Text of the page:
Of course this formula is overly simplistic.  More time needs to be given to what orthodoxy is exactly.  More attention needs to be devoted to what kind of adaptability is too adaptable, too amorphous, too culturally sensitive.  However, it is this blog-post writer's opinion that if the American Christian church doesn't take this tension and this dichotomy seriously enough, it won't have as bright of a future as it has experienced in the past 4,000 years.

As a way of thinking about this in practical terms think about your own religious denomination (if you have one).  Is it too orthodox or too adaptable, or has it struck the perfect balance and medium to win hearts, minds and souls for the next millennium?

All For Now,

Saturday, July 19, 2014

Digital Intimacy

I recently saw a fascinating interview on CNN of a very smart business woman named Randi Zuckerberg.  Randi is the former Director of Marketing and Development for Facebook.  She is also the sister of Facebook's co-founder and CEO Mark Zuckerberg.  In the interview Randi ponders the impact of technology (particularly the internet, but also cell phones, texting, twitter accounts, and Facebook) on modern society.  The fact that Randi's own brother, Mark Zuckerberg, essentially invented the way that modern society interacts through Facebook, made this interview particularly interesting.  The main focus of Randi's thinking is vast bourgeoning divide we are facing in the world today between:

Real Interpersonal Human Connection


Digital Intimacy

Randi talks about how we now have an entire generation of people in, mainly in America, who have most of their interpersonal human connection through technology.  Rather than talking face to face, even in a work setting where people's desks are right next to one another, people will text one another.  Rather than having meetings with groups of people, even who work in the same department of a business, we will conduct internet chat rooms.  Rather than walking into a boss and asking a few questions about a particular issue, we will just email them.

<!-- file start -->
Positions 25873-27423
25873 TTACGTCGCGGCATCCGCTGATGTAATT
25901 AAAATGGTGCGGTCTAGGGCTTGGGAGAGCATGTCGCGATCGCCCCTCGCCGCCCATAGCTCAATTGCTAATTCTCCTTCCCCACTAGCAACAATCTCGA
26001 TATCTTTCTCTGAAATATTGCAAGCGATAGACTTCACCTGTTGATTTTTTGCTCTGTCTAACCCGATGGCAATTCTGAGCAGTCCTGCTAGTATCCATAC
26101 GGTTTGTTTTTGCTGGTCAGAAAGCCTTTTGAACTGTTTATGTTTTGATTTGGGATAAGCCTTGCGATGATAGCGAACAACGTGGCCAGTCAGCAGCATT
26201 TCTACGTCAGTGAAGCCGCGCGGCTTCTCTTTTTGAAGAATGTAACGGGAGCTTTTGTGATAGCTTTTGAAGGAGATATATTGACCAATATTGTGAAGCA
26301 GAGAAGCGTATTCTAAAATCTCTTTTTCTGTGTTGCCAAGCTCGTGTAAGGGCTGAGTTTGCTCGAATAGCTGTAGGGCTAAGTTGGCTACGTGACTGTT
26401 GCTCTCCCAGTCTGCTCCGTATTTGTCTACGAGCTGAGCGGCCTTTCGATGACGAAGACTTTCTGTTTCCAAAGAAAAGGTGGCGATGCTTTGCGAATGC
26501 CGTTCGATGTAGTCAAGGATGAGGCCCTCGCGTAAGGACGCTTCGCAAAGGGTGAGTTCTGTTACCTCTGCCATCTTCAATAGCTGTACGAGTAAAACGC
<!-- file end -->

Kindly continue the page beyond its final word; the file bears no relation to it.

Randi warns, though, that even if technology affords instant connections between people, we shouldn't mistake those instant digital connections for real interpersonal human connection.  "Don't assume that just because your boss and you text each other regularly, that you actually have a close relationship with one another."  (Randi's comment reminded me of the old adage, "Don't assume that though you are at the boss's house for the annual Christmas party, that that gives you license to do the macharana on the dining room table").  Technology connects us in a much quicker way to one another than ever before, and yet it also creates a kind of wall.  It divides us more than ever before.

As a Head of Staff for many years of a church staff, I can relate with this dichotomy.  Very often, if I have had a staff member who was under the age of 30, and I have wanted to relate quick information or an idea that I wanted to share, I would text that employee.  In fact, what I found is that texting an employee who is under the age of 30, has had a much quicker ability to get the information across than having a 1 hour lunch meeting together.  On the other hand, I found that the more email and text messages that were exchanged between employees, the further apart, ironically people could become interpersonally.

Years ago, I saw a live stand up comedy show of Craig Ferguson.  Craig said that he had, in the past few years, received many, many emails from irate audience members who were upset about something Craig had said on his show.   These emails were scathing.  "Craig you are the worst comedian I have ever seen.  I hate you.  Your material is awful and atrocious.  You are not funny."  Craig would then sometimes pick up the phone and call people as a follow-up.  "Really, he would ask, you think I am the worst comedian you have ever seen?"  The person would then pause and said, "Well, you're not actually that bad, actually you are sometimes good."  Craig said that technology provides a false sense that we are very close with a person and can say anything we want to them, when actually it creates a kind of wall.  Craig then came up with a series of questions that he thinks all people who send emails should ask themselves.